Welcome to our week 18 Q&A videos!
This week we tackle the tough question of why housing is often trashed by people in Aboriginal communities. And how, rather than repairing them and reusing the resources effectively throughout the community in a demonstration of valuing materials, houses are knocked down and rebuilt quickly without any input, let alone employment of the local people. Houses that are dirty and uncared for cause widespread diseases such as scabies and strep A, which could be solved by teaching germ theory which is vital for understanding about bacteria. We also look at how domestic violence has risen considerably in Aboriginal communities since the 1970s, due to many different reasons, including alcohol and the instigation of social security programs that take away people’s ability to be the hero and primary support in their own families. And finally we look at how to work effectively in the ‘grey zone’ – by implementing cross cultural communication, learning language, kinship systems and other things. The more you can learn, the more useful you will be working in Aboriginal communities. The less you learn, the less useful you will be and you will cost the government a fortune when you leave early; hurting the community because they get sick and tired of all the new people coming and going.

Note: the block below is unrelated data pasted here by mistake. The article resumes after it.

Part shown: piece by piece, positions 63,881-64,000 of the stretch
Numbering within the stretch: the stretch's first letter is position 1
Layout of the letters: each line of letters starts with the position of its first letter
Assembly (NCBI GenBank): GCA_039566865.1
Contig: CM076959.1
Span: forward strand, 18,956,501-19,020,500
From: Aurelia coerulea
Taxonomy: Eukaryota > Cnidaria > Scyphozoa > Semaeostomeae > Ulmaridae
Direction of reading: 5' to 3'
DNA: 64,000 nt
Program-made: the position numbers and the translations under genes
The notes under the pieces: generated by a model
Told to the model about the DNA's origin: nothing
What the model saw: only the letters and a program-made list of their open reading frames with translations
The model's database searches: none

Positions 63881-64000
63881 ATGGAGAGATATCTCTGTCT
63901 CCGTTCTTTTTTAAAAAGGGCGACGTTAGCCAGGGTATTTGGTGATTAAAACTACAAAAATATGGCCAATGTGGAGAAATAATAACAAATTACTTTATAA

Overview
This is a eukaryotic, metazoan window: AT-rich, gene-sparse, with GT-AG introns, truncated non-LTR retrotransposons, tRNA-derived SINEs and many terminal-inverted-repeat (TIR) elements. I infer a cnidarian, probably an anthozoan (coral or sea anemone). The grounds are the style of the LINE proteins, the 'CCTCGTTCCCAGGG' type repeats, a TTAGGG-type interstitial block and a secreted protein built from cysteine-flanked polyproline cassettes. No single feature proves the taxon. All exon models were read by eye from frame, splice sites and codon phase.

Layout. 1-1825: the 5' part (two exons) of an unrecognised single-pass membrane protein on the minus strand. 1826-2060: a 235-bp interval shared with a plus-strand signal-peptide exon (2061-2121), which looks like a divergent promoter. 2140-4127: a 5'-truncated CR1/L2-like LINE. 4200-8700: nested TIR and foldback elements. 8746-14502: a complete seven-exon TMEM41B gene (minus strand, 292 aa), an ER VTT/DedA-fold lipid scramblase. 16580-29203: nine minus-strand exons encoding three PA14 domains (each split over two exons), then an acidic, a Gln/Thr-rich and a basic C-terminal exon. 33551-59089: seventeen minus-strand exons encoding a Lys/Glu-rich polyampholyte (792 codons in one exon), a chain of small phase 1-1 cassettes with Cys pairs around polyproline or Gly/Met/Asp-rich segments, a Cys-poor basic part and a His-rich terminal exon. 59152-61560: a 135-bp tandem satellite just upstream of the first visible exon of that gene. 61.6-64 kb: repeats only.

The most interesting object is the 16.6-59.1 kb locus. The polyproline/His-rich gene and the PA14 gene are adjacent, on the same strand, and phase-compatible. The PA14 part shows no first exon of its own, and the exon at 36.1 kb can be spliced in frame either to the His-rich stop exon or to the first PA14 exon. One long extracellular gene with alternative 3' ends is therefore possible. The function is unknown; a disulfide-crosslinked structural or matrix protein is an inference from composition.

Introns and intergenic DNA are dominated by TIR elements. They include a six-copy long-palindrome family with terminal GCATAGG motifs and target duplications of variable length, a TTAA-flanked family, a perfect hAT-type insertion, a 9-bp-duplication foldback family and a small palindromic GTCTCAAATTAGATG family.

Q52. Why do Aboriginal people in remote communities tend to wreck their houses and live in such dirty conditions?
Q53. What are some of the factors causing domestic violence?
Q54. How can mainstream staff work effectively in Aboriginal communities, rather than making things worse? Also read our accompanying article in response to the ABCs story on attendance rates of Indigenous kids here.